Ratios as Seen in Scale Factors

Ratio underpins so much mathematics in our real world that it deserves occasional return visits. These sites deal mainly with making and building and constructing; mathematically, they concentrate on scale factor, a topic chosen by NCTM as a Focal Point for Grade 7. The very last site is just for teachers who may want a refresher at the professional level on basic but essential concepts. Please let us know any of your favorite sites for exploration!

All About Ratios
Designed to introduce the concept of ratio at the most basic level, this activity could open the idea to younger middle school students. Each multiple-choice problem shows sets of colorful elements and asks students to choose the one that matches the given ratio. The activity is from the collection titled Mathematics Lessons that are Fun! Fun! Fun!

Statue of Liberty
This activity asks students to determine if the statue’s nose is out of proportion to her body size. It carefully describes the mathematics involved in determining proportion, then goes on to pose problems on  enlarging a picture, designing HO gauge model train layouts, and analyzing the size of characters in Gulliver’s Travels. The page features links to a solution hint, the solution, related math questions, and model building resources. Other ratio problems in the Figure This! Series include Tern Turn, Capture Re-Capture, Drip Drops, and Which Tastes Juicier?

Understanding Rational Numbers and Proportions
To work well with ratios, learners need a solid basis in the idea of rational number. This complete lesson includes three well-developed activities that investigate fractions, proportion, and unit rates—all through real-world problems students encounter at a bakery.

Scaling Away
For this one-period lesson, students bring to class either a cylinder or a rectangular prism, and their knowledge of how to find surface area and volume. They apply a scale factor to these dimensions and investigate how the scaled-up model has changed from the original. Activity sheets and overheads are included, as well as a complete step-by-step procedure and questions for class discussion.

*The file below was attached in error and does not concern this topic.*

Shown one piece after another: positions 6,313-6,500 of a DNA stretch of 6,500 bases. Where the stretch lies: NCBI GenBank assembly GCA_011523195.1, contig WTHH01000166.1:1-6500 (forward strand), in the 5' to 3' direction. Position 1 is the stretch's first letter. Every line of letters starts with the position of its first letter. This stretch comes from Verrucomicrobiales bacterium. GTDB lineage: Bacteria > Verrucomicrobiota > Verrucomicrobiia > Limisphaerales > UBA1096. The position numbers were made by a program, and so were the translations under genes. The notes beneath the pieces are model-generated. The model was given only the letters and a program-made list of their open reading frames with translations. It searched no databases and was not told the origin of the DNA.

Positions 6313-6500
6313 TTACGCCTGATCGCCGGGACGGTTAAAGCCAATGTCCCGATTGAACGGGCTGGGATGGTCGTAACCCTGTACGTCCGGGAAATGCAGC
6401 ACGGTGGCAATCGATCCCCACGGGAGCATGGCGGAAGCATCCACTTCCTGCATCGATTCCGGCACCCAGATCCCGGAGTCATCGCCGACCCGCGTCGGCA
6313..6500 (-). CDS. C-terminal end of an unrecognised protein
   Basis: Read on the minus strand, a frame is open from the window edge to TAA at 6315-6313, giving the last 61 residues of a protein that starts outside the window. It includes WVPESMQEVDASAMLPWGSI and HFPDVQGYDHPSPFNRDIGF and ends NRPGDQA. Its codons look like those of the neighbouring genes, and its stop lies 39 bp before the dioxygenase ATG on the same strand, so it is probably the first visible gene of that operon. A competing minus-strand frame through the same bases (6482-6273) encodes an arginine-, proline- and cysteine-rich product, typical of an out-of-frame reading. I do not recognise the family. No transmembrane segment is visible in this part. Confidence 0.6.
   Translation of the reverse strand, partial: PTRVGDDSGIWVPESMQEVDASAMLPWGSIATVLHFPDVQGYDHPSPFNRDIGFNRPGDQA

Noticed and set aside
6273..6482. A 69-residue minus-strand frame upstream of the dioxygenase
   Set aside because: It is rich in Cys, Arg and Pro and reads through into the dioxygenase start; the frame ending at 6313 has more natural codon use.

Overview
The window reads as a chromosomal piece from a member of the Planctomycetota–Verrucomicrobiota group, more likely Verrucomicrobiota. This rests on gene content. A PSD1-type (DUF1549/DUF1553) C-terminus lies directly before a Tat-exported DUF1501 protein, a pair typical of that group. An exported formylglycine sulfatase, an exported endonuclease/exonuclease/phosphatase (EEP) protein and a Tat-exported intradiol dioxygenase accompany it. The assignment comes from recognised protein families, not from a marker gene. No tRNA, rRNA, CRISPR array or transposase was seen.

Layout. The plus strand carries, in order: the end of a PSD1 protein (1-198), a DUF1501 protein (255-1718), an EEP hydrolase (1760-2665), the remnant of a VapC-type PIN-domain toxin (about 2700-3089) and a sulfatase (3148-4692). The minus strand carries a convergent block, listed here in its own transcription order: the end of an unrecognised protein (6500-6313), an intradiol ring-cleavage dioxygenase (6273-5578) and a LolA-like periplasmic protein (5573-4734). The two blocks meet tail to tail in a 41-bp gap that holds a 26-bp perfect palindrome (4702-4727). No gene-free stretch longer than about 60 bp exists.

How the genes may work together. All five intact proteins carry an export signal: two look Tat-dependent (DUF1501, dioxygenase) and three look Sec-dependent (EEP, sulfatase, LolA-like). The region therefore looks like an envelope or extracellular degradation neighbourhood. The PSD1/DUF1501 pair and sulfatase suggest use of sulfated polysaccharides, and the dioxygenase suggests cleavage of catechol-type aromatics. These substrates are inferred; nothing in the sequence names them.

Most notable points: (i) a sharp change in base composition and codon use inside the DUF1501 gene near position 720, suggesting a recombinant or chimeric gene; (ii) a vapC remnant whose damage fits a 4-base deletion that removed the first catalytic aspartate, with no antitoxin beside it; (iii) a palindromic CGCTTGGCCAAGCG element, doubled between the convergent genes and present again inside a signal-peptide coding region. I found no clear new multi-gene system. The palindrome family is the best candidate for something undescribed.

Size and Scale
A more challenging and thorough activity on the physics of size and scale! The final product is a scale model of the Earth-moon system, but the main objective is understanding the relative sizes of bodies in our solar system and the problem of making a scale model of the entire solar system. The site contains a complete lesson plan, including motivating questions for discussion and extension problems.

Golden Rectangle (grades 6-8)
This virtual manipulative can help students visualize the golden rectangle. It shows how a golden rectangle is generated by using the golden ratio (the ratio of the longer side to the shorter side of a golden rectangle) to create smaller and smaller golden rectangles within an initial rectangle. Instructions for using this online manipulative are included on the site.

Similarity
In this workshop session, elementary and middle school teachers explore scale drawing, similar triangles, and trigonometry in terms of ratios and proportion. Besides explanations and real-world problems, the unit includes video segments that show teachers investigating problems of similarity. To understand the ratios that underlie trigonometry, participants use an interactive activity provided online. This is session 8 of Learning Math: Geometry, a free online course.


We Want Your Feedback
We want and need your ideas, suggestions, and observations. What would you like to know more about? What questions have your students asked? We invite you to share with us and other readers by posting your comments. Please check back often for our newest posts or download the RSS feed for this blog. Let us know what you think and tell us how we can serve you better. We appreciate your feedback on all of our Middle School Portal 2 publications. You can also email us at msp@msteacher.org. Post updated 12/09/2011.

Dynamic Math and Science Learning With Simulations

Bob Panoff, executive director of Shodor and CSERD: Computational Science Education Reference Desk is passionate about using computational science teaching methods to stimulate student engagement in learning math and science from grades K to gray!

In a recent article for the Association for Supervision and Curriculum Development (ASCD) entitled “Simulations Deepen Scientific Learning,” he explains the role of simulations in making scientific theory understandable for students. Find out about all of Shodor’s computational projects at http://shodor.org/interactivate.

As an example of how one of the simulations work, click on the following link to see how a disease spreads in a virtual population with the Disease Epidemic Model simulation: http://www.shodor.org/featured/DiseaseModel/.

 

We Want Your Feedback